Inheritance tax expert: Effective ways to reduce bills | Personal Finance | Finance

Inheritance tax receipts surged by 16.6 percent annually between April and May, hitting an eye-watering £1.4billion in just two months.

This is £200million higher than the same period in the previous tax year and continues the upward trend seen over the last two decades. However, there are ways people can “significantly” reduce their liabilities, an expert has said, and some prove particularly effective.

Jonathan Halberda, specialist financial adviser at Wesleyan Financial Services, said: “Inheritance Tax receipts are already at a record high and, if the threshold remains frozen at £325,000 until 2028, as per current government policy, then it’s inevitable that even more estates will exceed that limit.

“There are a range of exemptions and tax reliefs that have been designed to help families manage their liabilities which people should be aware of. For example, many people’s single biggest asset is likely to be the family home and you have the right to transfer this property to your spouse or children with no Inheritance Tax to pay.

“Effective planning can significantly reduce – and even eliminate – the potential tax due on the rest of your estate too. The rules can be complex, so it will be worth talking to a specialist financial adviser who can help create a tailored plan. Some of the strategies they may recommend work over a period of many years, so the earlier you act, the more of your hard-earned wealth you can keep in the family.”

Pay into a pension

People can pay up to £60,000 into a private pension every year without paying any income tax. Mr Halberda said: “It’s worth making the most of this allowance because money in most pensions is also exempt from Inheritance Tax. However, those who inherit money saved into pension pots will be taxed at their marginal rate of Income Tax.”

Be a gift-giver

Giving gifts of money or assets to loved ones is one of the “most straightforward” ways to reduce Inheritance Tax liabilities, Mr Halberda said. He explained: “In general, every year you are allowed to give gifts of any value to a spouse or partner, or gifts of up to £3,000 to anyone else.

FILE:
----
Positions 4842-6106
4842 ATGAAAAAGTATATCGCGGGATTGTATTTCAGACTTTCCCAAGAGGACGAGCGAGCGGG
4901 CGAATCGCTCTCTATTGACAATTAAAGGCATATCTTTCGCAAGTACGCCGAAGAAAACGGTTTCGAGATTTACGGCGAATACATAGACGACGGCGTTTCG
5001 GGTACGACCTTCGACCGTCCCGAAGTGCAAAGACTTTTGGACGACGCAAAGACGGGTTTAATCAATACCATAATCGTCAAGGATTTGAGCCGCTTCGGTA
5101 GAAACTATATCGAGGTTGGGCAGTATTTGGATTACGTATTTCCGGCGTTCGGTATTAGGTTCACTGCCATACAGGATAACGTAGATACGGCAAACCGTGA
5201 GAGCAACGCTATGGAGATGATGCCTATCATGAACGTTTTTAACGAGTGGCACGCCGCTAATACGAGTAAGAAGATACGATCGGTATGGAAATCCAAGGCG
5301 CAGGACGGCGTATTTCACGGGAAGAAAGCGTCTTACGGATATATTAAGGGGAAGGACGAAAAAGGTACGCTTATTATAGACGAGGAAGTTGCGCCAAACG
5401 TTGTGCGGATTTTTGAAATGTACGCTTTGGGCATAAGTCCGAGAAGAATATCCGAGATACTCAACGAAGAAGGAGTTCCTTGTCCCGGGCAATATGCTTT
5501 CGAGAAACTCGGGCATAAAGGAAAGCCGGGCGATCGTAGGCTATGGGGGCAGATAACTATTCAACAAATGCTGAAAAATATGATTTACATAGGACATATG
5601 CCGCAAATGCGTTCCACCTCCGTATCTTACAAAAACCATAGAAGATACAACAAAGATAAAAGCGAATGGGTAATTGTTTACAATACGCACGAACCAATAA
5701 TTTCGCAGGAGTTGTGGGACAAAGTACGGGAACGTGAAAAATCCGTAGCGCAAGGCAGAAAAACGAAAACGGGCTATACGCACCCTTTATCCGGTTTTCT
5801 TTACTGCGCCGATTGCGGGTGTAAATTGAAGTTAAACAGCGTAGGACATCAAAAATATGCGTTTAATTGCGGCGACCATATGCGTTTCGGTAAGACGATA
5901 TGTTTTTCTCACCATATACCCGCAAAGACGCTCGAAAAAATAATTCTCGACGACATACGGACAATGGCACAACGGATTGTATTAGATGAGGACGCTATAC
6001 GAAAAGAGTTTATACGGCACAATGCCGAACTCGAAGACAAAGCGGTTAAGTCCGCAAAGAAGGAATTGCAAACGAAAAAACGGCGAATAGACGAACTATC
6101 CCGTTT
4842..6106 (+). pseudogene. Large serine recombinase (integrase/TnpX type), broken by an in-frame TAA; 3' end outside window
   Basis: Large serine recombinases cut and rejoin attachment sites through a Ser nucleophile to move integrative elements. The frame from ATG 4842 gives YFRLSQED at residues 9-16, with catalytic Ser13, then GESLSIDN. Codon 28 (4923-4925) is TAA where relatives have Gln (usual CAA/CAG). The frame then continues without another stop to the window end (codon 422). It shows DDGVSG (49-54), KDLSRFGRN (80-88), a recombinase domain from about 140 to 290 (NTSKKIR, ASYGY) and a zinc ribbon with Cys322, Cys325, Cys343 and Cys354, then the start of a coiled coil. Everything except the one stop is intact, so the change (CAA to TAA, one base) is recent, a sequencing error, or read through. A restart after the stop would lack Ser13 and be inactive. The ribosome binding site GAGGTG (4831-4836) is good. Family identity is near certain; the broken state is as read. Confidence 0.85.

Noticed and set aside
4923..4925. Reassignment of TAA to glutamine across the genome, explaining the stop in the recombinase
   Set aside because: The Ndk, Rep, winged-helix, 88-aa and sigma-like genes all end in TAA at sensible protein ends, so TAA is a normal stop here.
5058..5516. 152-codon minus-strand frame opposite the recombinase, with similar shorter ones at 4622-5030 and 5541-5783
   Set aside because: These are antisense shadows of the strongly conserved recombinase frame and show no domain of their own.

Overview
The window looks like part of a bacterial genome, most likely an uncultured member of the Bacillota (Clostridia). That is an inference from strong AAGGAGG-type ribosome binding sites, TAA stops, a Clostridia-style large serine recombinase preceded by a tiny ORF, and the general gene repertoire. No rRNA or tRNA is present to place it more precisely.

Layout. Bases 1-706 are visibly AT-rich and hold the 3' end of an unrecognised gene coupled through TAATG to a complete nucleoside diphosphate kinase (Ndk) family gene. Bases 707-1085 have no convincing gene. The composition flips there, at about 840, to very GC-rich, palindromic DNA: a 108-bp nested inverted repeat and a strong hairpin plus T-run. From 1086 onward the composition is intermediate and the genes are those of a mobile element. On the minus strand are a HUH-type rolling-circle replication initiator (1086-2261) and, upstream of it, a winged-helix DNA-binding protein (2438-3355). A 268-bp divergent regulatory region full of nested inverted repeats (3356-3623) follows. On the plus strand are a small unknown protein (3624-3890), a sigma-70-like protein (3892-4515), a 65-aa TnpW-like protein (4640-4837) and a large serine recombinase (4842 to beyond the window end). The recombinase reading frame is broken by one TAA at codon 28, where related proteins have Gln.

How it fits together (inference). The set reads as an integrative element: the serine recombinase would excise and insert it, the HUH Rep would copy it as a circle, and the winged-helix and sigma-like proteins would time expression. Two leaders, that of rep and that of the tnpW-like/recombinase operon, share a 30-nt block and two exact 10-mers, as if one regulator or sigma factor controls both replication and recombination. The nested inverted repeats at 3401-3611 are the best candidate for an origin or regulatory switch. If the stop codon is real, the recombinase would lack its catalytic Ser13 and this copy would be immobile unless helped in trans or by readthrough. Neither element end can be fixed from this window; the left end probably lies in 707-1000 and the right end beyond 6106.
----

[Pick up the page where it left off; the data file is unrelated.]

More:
“You can also make regular payments out of your income, which can help stop the value of your estate exceeding the £325,000 tax-free allowance.

“But there are limits: gifts given less than seven years before you die can be taxed, depending on the gift’s value and your relationship to the recipient.”

Try a trust

Another way people can reduce their unheritance tax liability is to put some of their assets in a trust. Mr Halberda explained: “This means they technically don’t belong to you anymore, so they aren’t counted as part of your estate.

“A trust is a legal arrangement where assets are held by a trustee or group of trustees for the benefit of someone else, but you can still control how, when and to whom the money is paid out.”

Plan for your partner

Married couples and civil partners can enjoy certain inheritance tax exemptions. Mr Halberda explained: “You can leave your entire estate – including the family home – to your spouse or civil partner with no Inheritance Tax to pay, even if its value exceeds the £325,000 threshold.

“But couples who are living together, no matter how long they have been in a relationship, don’t qualify for this exemption.”

Subsequently, Mr Halberda noted: “Some couples inheritance planning may include getting married or forming a civil partnership.”

Write a will 

Finally, having an up-to-date will is one of the “most effective ways” to ensure a person’s estate is distributed according to their wishes.

Mr Halberda said: “Without a will, you have no say over who inherits what or how much inheritance tax may have to be paid.

„By making a will, and reviewing it regularly, you can take advantage of all the exemptions and allowances that can help you keep your inheritance tax bill as low as possible.”

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